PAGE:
NOD.Cg-Prkdc<scid> Il2rg <tm1Wjl>/SzJ (NSGTM; JAX) female mice aged 6–8 weeks old were grouped per body weight into treatment groups on day −1, irradiated with 1 Gy from an X-ray irradiator source, and administered 10 mg gamma globulin (human IgG, Sigma) SC. On study day 0 (within 24 h post-irradiation), mice were dosed IP with 100 μL saline, 75 μg belatacept (NulojixTM; Catalent Pharma Solutions), or 100 μg of WT ICOSL-Fc or ICOSL vIgD-Fc proteins (n = 9 mice per treatment group). All mice received 107 human PBMCs injected intravenously (IV) on day 0. Dosing with test articles continued 3 times per week from day 0 through day 37, and surviving mice were terminated on day 49. Cage side observations were made daily and body weight (BW) and clinical observations were performed twice weekly. Once mice demonstrated clear clinical signs, clinical observations were made daily. Mice were assessed for BW loss and a disease activity score (overall health and activity, skin and hair changes, and BW loss). Mice were euthanized by CO2 asphyxiation before study termination if they showed >20% BW loss from their starting weight or a combination of the following clinical signs: >10–20% BW loss from their starting weight, cold to touch, or lethargic, pale, hunched posture, and scruffy coat. The mean DAI scores were plotted for the time course of the experiment, with the last observation (i.e., mean scores collected on day of termination) carried forward on the graph for those groups terminated prior to the last planned study day (Day 49). Significant differences among groups for data over time (i.e., DAI scores) were determined using 2-way repeated measures ANOVA for treatment effects. To determine statistical differences in survival proportions among groups, data were analyzed using the Mantel-Cox (log-rank) test. The datasets generated during and/or analyzed during the current studies are available from the corresponding author on reasonable request.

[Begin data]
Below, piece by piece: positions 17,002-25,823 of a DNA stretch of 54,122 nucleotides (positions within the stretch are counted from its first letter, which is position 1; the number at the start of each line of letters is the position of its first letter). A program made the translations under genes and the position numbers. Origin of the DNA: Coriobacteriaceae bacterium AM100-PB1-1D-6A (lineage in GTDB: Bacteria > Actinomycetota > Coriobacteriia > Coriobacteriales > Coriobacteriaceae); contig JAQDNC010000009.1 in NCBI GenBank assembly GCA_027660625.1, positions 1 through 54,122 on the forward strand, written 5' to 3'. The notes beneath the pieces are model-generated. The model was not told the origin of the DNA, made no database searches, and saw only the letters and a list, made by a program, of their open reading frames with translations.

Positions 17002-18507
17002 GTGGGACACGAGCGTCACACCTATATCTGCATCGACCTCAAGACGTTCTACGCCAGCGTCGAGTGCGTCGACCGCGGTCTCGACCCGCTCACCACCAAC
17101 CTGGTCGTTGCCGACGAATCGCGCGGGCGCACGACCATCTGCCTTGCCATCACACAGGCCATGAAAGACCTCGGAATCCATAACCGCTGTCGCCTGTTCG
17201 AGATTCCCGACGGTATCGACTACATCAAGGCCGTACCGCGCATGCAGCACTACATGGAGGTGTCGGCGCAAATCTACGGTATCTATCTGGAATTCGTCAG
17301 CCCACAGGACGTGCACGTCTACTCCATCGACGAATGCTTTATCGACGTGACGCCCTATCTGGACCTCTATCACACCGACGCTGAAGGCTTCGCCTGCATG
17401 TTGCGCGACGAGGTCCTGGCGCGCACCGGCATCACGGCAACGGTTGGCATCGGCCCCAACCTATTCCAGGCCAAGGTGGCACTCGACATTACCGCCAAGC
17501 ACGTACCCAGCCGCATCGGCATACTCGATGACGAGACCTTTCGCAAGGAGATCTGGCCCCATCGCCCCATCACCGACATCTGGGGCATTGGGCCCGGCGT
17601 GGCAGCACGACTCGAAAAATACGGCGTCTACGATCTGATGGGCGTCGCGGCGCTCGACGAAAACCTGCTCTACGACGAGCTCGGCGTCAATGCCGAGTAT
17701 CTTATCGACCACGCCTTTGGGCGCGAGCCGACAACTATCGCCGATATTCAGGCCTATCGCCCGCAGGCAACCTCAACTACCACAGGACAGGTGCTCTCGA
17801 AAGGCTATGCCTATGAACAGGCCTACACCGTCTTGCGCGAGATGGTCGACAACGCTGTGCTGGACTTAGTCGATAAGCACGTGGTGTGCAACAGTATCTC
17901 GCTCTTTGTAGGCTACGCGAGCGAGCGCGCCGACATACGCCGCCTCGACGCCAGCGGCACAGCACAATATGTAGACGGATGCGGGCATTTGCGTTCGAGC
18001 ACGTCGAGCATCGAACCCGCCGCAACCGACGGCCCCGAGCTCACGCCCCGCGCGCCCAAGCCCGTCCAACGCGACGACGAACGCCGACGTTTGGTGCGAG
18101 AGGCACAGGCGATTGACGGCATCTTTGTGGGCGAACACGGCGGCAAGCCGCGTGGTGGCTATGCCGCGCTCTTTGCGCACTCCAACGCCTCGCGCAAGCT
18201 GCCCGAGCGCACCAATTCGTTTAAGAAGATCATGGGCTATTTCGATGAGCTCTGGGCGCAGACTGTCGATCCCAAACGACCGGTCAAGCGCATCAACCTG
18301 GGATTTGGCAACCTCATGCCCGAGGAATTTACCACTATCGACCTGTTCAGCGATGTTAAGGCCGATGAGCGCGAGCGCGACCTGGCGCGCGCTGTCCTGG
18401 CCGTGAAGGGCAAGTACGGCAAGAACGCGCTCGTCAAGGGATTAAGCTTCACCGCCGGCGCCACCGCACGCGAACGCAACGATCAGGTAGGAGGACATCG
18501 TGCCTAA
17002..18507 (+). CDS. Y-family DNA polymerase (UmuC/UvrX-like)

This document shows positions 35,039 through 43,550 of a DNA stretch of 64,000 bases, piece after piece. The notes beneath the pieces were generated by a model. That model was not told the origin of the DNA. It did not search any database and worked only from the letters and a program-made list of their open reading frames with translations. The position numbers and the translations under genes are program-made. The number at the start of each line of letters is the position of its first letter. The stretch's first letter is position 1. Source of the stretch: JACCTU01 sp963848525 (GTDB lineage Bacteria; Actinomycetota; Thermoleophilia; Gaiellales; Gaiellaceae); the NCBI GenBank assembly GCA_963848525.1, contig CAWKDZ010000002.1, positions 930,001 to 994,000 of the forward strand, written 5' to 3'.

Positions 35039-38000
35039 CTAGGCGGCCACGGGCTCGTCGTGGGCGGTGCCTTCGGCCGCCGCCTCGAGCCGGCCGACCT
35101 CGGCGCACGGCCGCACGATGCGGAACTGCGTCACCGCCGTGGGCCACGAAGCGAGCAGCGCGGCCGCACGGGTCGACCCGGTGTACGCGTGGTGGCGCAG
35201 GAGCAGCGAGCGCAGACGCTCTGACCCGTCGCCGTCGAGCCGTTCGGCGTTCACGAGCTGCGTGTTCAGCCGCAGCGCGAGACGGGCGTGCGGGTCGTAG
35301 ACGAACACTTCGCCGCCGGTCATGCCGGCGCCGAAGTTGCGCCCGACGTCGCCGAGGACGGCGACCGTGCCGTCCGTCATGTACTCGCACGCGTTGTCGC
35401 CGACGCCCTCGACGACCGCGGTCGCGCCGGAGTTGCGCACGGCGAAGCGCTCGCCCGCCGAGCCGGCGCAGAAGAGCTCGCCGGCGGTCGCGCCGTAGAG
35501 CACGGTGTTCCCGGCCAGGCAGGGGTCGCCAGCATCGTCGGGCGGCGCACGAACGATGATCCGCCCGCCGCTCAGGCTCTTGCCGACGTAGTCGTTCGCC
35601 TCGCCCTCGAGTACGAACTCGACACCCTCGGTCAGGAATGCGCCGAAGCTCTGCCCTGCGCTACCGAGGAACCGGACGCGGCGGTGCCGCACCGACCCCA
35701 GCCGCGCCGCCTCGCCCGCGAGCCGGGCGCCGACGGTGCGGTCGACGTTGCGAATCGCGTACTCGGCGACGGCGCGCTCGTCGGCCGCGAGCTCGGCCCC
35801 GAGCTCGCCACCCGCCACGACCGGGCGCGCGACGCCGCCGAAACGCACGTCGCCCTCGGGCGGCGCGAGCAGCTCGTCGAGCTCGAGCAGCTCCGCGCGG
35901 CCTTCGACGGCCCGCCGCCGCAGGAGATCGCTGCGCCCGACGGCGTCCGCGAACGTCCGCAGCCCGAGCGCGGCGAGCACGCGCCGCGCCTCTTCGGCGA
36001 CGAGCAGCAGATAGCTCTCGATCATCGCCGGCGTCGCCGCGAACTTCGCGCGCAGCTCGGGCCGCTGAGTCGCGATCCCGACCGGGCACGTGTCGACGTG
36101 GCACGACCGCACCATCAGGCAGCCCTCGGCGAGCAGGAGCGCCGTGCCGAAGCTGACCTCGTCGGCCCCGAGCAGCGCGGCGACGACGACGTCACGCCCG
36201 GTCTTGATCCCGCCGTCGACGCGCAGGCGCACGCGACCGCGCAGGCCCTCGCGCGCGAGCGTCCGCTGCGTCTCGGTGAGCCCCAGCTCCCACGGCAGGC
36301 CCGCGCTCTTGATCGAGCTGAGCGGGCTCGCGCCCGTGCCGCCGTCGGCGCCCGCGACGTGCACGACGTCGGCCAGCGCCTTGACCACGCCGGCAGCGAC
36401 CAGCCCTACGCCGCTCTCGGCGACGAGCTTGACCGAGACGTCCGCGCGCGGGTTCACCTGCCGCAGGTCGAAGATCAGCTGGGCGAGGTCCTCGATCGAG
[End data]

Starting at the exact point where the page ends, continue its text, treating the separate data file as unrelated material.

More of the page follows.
Ethical Approval

All animal procedures were approved by the appropriate Institutional Animal Care and Use Committee overseeing the vivarium where the studies were conducted (Alpine Immune Sciences and The Jackson Laboratory), and followed the guidelines set forth in the 8th Edition of the Guide for the Care and Use of Laboratory Animals (National Research Council, 2011).


Directed Evolution of ICOSL Domains